On Tuesday I voted for the Second Reading of the European Union Referendum Bill. This Government legislation provides that a referendum will be held by the end of 2017 on whether the UK should remain a member of the EU.
The Bill sets the question: “Should the United Kingdom remain a member of the European Union?" So there will be a "yes campaign to stay in, and a "no" campaign to leave.
In the last Parliament, and as recently as during the election campaign, the Labour Party and the Liberal Democrats opposed this referendum. But they have now reversed their position, and this week their MPs voted for the Bill. Only the SNP opposed it.
The referendum to confirm Britain's membership of what was then the European Economic Community was held 40 years ago, in 1975. Anyone under the age of 58 has never voted on the issue. Yet the institution has changed dramatically since then, becoming a European Union.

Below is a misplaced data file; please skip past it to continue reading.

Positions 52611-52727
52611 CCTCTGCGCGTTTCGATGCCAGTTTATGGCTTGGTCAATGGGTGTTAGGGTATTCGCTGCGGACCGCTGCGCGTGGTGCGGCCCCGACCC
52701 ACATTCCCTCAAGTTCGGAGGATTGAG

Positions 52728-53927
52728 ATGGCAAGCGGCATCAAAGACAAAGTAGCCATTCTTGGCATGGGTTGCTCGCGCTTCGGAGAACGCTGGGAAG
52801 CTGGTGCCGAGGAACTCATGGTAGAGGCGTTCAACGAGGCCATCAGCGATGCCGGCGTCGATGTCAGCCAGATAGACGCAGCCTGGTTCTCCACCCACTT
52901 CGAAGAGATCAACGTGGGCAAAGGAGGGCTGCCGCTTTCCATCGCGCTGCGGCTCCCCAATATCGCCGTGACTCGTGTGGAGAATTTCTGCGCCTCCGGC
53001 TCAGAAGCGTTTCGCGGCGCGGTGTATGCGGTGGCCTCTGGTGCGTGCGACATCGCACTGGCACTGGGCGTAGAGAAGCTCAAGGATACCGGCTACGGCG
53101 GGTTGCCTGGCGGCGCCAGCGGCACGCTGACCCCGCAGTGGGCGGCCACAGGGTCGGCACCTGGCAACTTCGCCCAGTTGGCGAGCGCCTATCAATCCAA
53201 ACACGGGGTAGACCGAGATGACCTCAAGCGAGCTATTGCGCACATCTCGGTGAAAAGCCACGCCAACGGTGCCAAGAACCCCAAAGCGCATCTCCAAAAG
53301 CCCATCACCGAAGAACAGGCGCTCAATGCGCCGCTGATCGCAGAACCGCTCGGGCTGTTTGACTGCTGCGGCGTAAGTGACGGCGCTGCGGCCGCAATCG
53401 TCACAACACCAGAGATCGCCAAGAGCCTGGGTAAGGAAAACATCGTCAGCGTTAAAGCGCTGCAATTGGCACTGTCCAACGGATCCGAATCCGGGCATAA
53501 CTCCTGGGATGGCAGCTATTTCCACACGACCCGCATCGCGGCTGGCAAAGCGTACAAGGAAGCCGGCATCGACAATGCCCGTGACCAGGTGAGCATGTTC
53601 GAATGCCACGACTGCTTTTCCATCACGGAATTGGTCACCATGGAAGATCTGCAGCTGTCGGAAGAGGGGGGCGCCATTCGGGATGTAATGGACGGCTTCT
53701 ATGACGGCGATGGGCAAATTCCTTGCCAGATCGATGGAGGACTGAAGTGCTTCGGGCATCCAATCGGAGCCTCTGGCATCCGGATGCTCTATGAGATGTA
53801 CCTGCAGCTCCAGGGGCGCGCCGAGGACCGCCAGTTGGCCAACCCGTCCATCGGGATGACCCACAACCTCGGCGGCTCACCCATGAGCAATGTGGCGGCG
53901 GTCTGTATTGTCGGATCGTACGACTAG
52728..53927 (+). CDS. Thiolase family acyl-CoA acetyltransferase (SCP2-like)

We have had referendums on changing the voting system, on devolution or independence in parts of the UK, and even on very local matters such as neighbourhood plans. Yet people have been denied a direct say on the crucial matter of the EU.
The last Labour government pledged a referendum on the EU Constitution but when the Lisbon Treaty was finally signed the public was denied a say. That breach of promise severely damaged trust in politics.
But this referendum is going to take place. As a manifesto commitment the Lords cannot by convention prevent the Bill from proceeding, and the majority for it in the elected House (544 votes against 53) was huge.
Now the great debate will begin: should we stay or should we go? I will return to that issue, but in the end the people will decide.